While in Brunswick: If you’re checking out the Bowdoin lions, there’s no excuse not to stopping in to see “Night Visions” at the Bowdoin College Museum of Art. The exhibition features only paintings of nighttime scenes, and it’s getting rave reviews. Brunswick also is home to several art galleries, including Icon Contemporary Art, 19 Mason St., which is ruggedly dedicated to contemporary Maine art and has been for many years, and the Gallery at 11 Pleasant Street, which has a group show of summery Maine scenes on view now.
Bath is home to one of Maine’s prized outdoor fountains, “Spirit of the Sea.” The Bath Garden Club commissioned modernist sculptor and Georgetown resident William Zorach to make the fountain in 1959, and it was unveiled three years later. Zorach clearly gave his best effort for Bath. He portrays an elegant, female figure emerging from the water below with swanlike grace. She stands more than 7 feet tall.
Interesting fact: Zorach was an accomplished painter before taking up sculpture in 1918. His paintings were part of the landmark Armory Show in New York in 1913, but Zorach felt more naturally inclined toward sculpture and eventually settled on it exclusively. The Friends of Zorach Fountain celebrated the fountain’s 50th anniversary in 2012, and provide regular upkeep.
While in Bath: The Maine Maritime Museum has an exhibition about the spirit and work ethic of maritime people. On the way to Rockland: Consider stopping at River Arts in Damariscotta, for a “Mainly Maine” juried group show.
No city, not even Portland, is undergoing an arts renaissance quite like Rockland. The downtown is full of galleries and cafes, and the city is buzzing with the planned opening of the new Center for Maine Contemporary Art in summer 2016. Meanwhile, attention is being paid to city’s public and private collections of outdoor art.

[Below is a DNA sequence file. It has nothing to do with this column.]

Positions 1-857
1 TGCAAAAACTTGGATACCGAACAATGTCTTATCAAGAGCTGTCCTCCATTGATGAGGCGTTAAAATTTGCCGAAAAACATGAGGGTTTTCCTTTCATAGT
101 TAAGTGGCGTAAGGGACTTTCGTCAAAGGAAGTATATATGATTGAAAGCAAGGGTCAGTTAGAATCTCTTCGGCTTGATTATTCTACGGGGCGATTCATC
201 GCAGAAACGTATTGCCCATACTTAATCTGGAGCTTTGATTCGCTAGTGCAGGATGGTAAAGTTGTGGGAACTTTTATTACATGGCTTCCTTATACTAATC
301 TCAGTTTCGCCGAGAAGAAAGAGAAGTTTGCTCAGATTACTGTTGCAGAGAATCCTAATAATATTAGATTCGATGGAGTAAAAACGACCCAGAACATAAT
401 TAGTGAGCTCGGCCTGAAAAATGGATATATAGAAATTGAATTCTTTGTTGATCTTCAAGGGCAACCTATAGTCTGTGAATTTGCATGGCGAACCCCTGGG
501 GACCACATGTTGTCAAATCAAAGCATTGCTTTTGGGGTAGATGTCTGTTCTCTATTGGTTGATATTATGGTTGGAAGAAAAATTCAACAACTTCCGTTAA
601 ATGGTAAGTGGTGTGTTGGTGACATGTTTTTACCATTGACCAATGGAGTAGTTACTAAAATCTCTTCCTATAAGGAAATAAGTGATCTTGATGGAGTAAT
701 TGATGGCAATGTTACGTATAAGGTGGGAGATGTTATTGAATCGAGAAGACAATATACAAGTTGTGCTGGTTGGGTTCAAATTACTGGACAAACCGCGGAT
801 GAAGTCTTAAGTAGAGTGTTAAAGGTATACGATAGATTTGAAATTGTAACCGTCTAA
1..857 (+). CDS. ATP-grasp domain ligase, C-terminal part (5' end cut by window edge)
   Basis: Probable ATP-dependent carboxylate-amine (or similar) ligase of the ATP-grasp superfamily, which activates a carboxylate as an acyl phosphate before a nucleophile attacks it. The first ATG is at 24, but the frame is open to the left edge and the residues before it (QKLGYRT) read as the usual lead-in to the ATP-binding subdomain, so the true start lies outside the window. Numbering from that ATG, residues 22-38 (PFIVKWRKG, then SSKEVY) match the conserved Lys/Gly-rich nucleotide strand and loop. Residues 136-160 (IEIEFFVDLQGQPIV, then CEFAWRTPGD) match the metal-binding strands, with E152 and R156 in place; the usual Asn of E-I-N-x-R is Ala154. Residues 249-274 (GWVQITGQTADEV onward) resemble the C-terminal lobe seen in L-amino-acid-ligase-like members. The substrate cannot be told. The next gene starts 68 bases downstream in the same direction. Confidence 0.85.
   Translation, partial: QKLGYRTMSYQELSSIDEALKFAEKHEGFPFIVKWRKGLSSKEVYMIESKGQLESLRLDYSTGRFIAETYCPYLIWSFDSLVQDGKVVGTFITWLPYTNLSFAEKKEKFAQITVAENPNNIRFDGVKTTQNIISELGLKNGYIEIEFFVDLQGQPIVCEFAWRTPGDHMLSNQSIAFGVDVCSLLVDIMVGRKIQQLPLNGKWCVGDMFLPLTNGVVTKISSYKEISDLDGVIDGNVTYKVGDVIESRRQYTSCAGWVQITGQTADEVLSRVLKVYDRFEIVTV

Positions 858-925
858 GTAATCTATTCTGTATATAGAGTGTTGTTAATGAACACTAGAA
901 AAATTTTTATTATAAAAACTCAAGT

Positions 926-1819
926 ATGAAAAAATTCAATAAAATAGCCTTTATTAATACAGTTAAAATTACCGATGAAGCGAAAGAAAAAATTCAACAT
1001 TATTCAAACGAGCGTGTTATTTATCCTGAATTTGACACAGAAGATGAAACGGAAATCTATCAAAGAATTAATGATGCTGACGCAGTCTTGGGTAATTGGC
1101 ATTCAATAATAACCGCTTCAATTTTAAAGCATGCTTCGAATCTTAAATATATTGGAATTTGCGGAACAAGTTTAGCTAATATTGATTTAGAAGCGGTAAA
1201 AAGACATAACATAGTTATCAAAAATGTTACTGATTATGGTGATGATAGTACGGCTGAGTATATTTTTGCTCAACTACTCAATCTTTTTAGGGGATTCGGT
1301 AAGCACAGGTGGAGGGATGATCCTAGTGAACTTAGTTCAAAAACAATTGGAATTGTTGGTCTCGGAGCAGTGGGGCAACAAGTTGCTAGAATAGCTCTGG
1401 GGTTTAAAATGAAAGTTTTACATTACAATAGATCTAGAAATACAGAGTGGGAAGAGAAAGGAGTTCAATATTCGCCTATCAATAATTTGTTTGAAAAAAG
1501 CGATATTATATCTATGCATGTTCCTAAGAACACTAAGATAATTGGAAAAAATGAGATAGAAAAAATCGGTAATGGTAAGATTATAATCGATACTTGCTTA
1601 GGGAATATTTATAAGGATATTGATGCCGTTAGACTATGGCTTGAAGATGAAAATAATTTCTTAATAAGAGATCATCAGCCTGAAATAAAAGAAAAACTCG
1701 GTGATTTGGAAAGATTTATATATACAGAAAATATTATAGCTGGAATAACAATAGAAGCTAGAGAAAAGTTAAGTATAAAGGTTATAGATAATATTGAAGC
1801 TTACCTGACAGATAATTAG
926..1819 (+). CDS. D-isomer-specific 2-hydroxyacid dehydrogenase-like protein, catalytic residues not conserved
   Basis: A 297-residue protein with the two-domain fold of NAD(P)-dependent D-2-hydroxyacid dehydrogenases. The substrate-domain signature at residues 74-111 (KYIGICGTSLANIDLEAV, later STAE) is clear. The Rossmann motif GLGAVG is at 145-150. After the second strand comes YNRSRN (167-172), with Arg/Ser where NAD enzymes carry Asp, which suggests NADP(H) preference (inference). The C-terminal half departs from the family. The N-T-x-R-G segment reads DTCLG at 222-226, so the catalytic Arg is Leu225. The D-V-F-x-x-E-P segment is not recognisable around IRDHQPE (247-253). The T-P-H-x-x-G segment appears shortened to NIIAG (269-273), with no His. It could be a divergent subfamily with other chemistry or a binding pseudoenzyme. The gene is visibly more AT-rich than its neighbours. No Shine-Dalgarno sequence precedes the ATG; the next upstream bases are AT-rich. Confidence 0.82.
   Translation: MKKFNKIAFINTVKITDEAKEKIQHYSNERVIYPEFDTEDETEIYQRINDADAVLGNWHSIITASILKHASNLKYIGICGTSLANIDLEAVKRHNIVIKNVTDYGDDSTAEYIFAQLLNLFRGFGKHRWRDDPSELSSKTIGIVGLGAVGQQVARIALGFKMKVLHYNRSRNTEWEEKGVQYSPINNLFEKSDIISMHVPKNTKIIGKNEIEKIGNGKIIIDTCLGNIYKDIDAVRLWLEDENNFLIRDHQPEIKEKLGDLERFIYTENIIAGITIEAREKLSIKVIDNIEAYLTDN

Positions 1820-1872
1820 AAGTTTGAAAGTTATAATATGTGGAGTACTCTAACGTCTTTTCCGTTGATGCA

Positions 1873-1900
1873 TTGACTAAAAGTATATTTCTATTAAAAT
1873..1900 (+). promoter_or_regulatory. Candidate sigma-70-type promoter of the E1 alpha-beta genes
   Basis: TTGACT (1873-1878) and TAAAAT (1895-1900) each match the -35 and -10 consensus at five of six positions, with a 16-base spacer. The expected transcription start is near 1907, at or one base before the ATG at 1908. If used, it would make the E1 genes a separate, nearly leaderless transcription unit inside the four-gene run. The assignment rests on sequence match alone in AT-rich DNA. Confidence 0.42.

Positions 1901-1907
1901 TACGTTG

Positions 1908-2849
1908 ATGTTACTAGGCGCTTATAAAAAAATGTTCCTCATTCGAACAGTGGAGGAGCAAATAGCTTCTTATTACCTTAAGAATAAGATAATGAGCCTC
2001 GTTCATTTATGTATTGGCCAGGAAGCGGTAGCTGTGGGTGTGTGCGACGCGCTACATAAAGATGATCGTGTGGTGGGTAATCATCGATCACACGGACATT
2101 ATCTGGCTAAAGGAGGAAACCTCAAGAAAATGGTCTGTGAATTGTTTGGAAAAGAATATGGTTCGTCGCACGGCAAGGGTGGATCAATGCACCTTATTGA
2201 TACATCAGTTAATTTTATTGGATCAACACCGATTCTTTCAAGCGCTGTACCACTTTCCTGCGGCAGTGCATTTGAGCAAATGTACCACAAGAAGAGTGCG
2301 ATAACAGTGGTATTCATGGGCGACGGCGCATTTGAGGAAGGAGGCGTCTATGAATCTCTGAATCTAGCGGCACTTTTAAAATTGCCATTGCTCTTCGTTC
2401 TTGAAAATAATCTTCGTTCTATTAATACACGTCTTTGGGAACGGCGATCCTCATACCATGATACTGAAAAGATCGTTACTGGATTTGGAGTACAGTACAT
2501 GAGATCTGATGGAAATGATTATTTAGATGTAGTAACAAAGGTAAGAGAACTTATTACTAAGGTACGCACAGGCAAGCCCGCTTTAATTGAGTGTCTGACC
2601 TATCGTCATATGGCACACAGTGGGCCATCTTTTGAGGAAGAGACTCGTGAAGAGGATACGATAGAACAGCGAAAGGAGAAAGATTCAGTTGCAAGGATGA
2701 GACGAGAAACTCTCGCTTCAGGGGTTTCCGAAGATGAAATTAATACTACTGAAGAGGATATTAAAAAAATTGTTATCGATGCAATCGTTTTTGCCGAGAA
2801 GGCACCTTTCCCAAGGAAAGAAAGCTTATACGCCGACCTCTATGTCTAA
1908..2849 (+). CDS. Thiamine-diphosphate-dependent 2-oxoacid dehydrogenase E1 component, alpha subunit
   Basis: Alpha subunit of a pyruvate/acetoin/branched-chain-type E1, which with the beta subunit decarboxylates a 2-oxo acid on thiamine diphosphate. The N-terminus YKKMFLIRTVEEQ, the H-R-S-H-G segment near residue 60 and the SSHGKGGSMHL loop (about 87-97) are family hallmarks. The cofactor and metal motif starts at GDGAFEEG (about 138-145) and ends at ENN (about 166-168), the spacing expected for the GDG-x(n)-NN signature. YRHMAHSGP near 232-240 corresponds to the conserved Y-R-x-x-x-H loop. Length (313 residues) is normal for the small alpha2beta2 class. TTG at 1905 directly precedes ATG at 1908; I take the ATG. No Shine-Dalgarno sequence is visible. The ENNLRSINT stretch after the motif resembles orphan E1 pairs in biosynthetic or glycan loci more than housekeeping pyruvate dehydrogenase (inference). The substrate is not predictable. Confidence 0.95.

Bernard Langlais’ untitled camel sculpture is the latest addition to the growing outdoor sculpture garden at the Farnsworth. It was uncrated in early August, and now stands alongside pieces by Robert Indiana, Stephen Porter, Abbott Pattison and Jesse Salisbury. The camel was among many oversized wooden sculptures that Langlais made from found objects at his farm in Cushing. He completed the camel just before his death in 1977.
Interesting fact: The camel came to the Farsworth as a gift from Colby College and the Kohler Foundation, which were charged with conserving and dispersing the Langlais estate after the death of the artist’s widow, Helen, in 2010. Museums, libraries and other institutions across Maine received similar gifts.
Warren sculptor Jay Sawyer made this orb with railroad ties that he salvaged from across Maine. It symbolizes the history of the railroad in Rockland and Rockland’s emergence as an arts destination. The tracks used for the base came from abandoned track in the city.
Interesting fact: Sawyer is a Rockland native, who graduated from Maine Maritime Academy and sailed as a merchant marine before taking up welding and salvaging, which led to his interest in making art. He operates Stemwinder Sculpture Works & Garden in Warren.
While in Rockland: Dowling Walsh Gallery shows rotating works by gallery artists, including Eric Green, David Graeme Baker and Cig Harvey. Don’t pass up Caldbeck Gallery, with new work by Bayard Hollins on view through most of September.